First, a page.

Case Study 2: The Armed forces versus a Corporate Job
Rana (name changed) came from a martial Rajput family. His father was an officer in the Indian Army and his grandfather had served the British Army in WW2. His ancestors were all warriors who fought for great Rajput kings against multiple invaders. He was brought up on stories of their glories on the battlefield and how they all chose to give up their lives for the nation. To die for one’s nation on the battlefield was considered the ultimate honor in his family. Rana was influenced by all these stories and wanted to become an officer in the Army.
However, Rana’s parents encouraged him to do a BBA and explore other career opportunities in Business as well. Rana did well in the BBA course and showed his natural Leadership skills in extra-curricular activities on campus. He made many friends on campus. Almost all of his friends were focussed on either a corporate job or an entrepreneurial venture. Although he did well in the courses, he could not think and plan as his friends did. Rana was friendly but he was always a bit aloof and sat on the backbenches of the class. Somewhere in his final year, in answer to a question from their Teacher, most of his friends stated that they wanted to settle down, have a family, grow in a corporate career or do business, make money and travel the world. Rana said that he wanted to join the Indian Army but he had to convince himself, his friends, and his parents. He was the only one who thought in this way. His aspirations were different and few could understand him. Rana had to choose between a career in the Armed forces and a corporate job for which he had been trained in the course. What career would you choose if you were Rana?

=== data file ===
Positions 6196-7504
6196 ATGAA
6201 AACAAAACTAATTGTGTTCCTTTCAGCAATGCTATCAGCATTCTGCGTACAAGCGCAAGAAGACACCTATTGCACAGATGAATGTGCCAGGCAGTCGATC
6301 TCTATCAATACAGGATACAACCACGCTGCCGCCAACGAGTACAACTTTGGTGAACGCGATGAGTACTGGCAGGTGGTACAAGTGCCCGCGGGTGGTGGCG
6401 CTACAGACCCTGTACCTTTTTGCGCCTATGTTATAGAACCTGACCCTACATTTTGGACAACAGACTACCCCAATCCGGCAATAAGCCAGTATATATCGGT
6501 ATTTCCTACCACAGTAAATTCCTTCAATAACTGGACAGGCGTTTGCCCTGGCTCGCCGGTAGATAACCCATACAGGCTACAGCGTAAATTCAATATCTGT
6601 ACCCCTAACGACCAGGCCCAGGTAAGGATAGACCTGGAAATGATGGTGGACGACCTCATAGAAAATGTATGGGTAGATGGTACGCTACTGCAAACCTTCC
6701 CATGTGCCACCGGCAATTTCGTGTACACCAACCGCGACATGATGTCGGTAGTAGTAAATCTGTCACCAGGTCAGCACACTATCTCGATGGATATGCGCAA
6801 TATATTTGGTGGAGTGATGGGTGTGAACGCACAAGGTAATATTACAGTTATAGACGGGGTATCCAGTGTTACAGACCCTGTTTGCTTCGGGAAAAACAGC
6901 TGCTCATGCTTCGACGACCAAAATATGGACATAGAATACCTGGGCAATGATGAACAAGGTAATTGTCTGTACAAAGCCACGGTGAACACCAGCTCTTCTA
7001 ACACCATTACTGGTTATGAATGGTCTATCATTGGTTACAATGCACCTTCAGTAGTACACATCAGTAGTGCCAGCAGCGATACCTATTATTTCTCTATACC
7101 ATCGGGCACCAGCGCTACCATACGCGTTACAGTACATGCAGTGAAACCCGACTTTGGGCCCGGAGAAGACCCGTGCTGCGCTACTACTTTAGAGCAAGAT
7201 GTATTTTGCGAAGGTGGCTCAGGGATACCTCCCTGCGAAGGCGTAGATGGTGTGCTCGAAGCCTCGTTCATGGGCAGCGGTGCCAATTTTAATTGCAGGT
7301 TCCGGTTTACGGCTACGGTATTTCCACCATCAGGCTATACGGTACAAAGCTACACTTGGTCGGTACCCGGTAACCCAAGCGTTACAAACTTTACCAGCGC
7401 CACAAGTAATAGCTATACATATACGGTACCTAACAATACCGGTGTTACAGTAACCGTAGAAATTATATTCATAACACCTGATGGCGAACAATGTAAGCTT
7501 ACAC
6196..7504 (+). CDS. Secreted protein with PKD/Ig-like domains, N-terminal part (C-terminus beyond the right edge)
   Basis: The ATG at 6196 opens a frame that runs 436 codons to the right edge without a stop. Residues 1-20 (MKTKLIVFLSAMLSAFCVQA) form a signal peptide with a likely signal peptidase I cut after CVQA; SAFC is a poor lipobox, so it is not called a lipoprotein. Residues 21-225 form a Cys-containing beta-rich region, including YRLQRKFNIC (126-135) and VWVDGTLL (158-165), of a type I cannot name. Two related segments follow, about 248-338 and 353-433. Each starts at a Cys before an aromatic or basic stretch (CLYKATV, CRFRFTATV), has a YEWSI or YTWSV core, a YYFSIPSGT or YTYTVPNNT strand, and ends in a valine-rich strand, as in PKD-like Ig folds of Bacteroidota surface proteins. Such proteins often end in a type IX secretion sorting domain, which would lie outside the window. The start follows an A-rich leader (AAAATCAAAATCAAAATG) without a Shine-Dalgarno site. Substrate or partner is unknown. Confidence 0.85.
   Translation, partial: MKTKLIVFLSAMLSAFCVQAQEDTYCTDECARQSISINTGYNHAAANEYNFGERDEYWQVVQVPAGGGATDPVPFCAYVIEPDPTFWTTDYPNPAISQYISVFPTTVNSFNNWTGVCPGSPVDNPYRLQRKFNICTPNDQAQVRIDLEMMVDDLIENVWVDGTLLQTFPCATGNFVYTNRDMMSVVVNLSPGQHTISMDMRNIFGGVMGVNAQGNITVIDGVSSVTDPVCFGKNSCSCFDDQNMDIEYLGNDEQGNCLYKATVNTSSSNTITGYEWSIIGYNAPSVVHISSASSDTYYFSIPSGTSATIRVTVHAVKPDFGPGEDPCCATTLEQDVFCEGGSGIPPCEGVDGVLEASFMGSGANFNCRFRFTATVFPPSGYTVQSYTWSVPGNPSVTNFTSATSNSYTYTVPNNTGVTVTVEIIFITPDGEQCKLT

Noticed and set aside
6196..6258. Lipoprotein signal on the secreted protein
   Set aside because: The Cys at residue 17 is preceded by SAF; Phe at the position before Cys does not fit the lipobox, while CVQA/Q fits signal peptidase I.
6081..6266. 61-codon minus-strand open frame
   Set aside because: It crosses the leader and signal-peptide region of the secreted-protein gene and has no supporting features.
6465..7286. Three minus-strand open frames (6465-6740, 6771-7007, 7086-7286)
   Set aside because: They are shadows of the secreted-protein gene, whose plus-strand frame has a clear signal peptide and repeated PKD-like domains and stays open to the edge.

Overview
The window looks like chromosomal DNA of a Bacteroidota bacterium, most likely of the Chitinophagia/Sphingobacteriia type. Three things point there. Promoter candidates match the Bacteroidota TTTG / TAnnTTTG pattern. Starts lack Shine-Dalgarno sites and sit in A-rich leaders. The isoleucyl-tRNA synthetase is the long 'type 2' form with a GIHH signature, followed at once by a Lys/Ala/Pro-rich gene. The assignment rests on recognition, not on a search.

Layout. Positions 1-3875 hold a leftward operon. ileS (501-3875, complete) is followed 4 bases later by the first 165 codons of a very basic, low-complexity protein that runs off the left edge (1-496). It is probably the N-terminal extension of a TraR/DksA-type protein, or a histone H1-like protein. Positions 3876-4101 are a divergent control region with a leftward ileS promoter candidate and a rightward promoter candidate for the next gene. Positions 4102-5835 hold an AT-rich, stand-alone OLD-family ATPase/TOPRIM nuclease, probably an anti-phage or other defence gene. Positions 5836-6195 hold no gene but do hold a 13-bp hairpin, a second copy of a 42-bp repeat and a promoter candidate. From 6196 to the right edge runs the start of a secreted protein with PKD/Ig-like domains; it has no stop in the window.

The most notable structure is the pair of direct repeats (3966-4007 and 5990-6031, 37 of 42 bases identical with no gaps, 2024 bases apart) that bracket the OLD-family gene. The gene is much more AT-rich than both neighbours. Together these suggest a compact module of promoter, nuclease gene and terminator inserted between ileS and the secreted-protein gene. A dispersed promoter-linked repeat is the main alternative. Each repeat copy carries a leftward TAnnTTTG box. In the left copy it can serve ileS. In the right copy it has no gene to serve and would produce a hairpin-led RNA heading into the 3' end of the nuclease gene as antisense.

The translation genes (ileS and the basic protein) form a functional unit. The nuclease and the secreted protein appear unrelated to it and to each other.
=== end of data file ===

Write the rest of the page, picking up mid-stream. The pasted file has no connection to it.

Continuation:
Every individual is unique and our role here is not to judge either Rishi (in case study 1) or Rana (in case study 2) or their decisions. In my opinion, Rishi had a brilliant mind and followed his heart when he chose to do Mathematics instead of Engineering when he was 17 years old. His passion for Mathematics saw him complete a rigorous Ph.D. program in record time. But the external peer group pressures and societal expectations seemed to distract him from his passion and he joined McKinsey. Often people wonder why Indian Universities have failed to produce any Nobel laureates and out of the many possible answers to this question, one could be that in addition to brilliant minds, India needs living conscious souls. Being a conscious soul does not mean an ascetic renunciation of life. Being conscious of the inner soul requires one to introspect, go within, and understand why the soul was born in Time. Such an internal self-inquiry gives greater meaning to one’s life and one does not stray away from one’s passion and purpose in life. While external economic comforts and social acceptance need not be renounced by a conscious soul, they do not become its sole preoccupation either. Rana may not have been a brilliant mind but he was a conscious soul, – he chose to join the Army.